For the purposes of their umbrella review, Ciria et al. included 24 meta-analyses of randomized controlled trials (RCT), constituting 109 separate primary studies, and over 11,000 participants. As noted by the authors themselves, observational and epidemiological studies may also have merit, but were not included in this study. Their results suggest that variations in study sampling, influential variables, baseline measures, control groups (such as physical or non-physical activity), and publication bias, have collectively resulted in an overestimation of the magnitude and significance of positive effects in the existing meta-analyses. The authors note that “the particular conclusions from the different meta-analyses cannot be taken as the empirical evidence accumulated over years, but as selective slices of it”. Their ultimate conclusion is therefore not that exercise does not improve cognition, but rather that, when subjected to further scrutiny, the existing meta-analyses do not conclusively support the existence of such a causal effect (7).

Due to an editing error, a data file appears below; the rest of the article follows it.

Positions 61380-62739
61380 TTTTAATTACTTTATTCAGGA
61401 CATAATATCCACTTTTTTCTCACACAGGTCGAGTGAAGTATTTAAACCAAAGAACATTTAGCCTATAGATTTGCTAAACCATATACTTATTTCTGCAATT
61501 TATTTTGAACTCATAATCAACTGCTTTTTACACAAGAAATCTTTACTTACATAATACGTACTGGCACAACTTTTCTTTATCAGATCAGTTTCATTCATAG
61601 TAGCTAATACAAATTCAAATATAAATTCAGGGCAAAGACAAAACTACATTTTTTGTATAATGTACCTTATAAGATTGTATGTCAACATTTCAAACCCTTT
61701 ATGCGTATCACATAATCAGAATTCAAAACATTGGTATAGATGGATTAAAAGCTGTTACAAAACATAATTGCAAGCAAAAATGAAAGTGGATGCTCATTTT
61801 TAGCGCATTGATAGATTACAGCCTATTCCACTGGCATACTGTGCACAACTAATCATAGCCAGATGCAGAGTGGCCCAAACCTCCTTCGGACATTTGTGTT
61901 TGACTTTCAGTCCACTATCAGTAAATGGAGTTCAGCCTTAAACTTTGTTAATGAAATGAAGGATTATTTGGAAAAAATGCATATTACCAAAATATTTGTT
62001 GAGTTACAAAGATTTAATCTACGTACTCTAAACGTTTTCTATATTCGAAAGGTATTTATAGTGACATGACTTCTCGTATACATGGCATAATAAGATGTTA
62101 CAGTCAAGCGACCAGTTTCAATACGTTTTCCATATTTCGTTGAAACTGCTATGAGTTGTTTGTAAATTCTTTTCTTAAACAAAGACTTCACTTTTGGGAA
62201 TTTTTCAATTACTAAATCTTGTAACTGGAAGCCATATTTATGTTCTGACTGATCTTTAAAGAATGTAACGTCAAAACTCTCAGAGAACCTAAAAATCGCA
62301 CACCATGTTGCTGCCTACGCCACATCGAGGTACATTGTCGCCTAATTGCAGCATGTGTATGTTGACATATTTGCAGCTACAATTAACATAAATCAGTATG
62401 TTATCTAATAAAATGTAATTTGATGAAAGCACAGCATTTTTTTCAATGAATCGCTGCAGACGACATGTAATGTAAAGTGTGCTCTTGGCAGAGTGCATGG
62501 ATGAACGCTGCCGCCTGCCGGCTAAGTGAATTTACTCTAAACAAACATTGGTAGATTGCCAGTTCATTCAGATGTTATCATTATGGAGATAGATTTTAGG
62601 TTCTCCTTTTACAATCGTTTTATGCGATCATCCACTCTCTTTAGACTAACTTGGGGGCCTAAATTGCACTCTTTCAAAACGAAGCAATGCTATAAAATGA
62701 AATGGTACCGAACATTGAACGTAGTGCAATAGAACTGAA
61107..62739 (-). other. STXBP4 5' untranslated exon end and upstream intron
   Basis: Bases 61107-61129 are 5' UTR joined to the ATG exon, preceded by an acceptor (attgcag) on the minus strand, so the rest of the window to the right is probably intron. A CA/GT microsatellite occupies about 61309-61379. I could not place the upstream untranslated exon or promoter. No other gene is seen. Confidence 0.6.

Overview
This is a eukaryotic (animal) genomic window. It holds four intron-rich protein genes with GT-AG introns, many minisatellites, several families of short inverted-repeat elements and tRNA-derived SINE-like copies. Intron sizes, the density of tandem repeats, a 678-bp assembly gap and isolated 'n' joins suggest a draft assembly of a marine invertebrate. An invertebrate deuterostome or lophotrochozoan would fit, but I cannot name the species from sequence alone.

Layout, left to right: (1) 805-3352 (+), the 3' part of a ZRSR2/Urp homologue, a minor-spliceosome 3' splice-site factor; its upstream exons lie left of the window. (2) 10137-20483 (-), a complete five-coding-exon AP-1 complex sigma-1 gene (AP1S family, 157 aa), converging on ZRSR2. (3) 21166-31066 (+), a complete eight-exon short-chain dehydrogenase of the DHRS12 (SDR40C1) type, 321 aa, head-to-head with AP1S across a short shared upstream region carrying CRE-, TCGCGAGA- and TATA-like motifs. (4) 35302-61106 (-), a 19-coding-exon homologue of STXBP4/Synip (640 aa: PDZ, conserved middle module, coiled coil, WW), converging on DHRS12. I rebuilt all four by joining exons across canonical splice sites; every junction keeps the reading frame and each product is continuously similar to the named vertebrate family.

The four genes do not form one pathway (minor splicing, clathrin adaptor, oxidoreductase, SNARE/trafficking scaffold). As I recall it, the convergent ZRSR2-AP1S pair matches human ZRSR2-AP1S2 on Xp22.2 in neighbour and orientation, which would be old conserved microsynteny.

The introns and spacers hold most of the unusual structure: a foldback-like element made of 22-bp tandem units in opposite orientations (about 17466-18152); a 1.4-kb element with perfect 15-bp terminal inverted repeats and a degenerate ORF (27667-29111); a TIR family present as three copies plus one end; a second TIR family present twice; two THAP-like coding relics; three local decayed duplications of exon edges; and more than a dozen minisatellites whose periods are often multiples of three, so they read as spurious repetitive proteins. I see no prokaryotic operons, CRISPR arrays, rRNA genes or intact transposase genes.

An interesting additional observation from the authors is that, despite the numerous studies evaluating the potential effects of exercise on cognition, “the absence of a firm theoretical model of the mechanisms involved in exercise-induced cognitive improvements in humans is surprising” (6). As they note, foundational preclinical research on numerous possible mechanisms of action is available. More detailed human studies are precluded for innumerable reasons, but previously proposed theories fail to completely account for existing observations and published evidence. It remains to be seen if an adequate and sufficiently complex model can be developed to account for the effect of exercise on cognition in human populations given the inherent complexity of the behavior and associated interactions.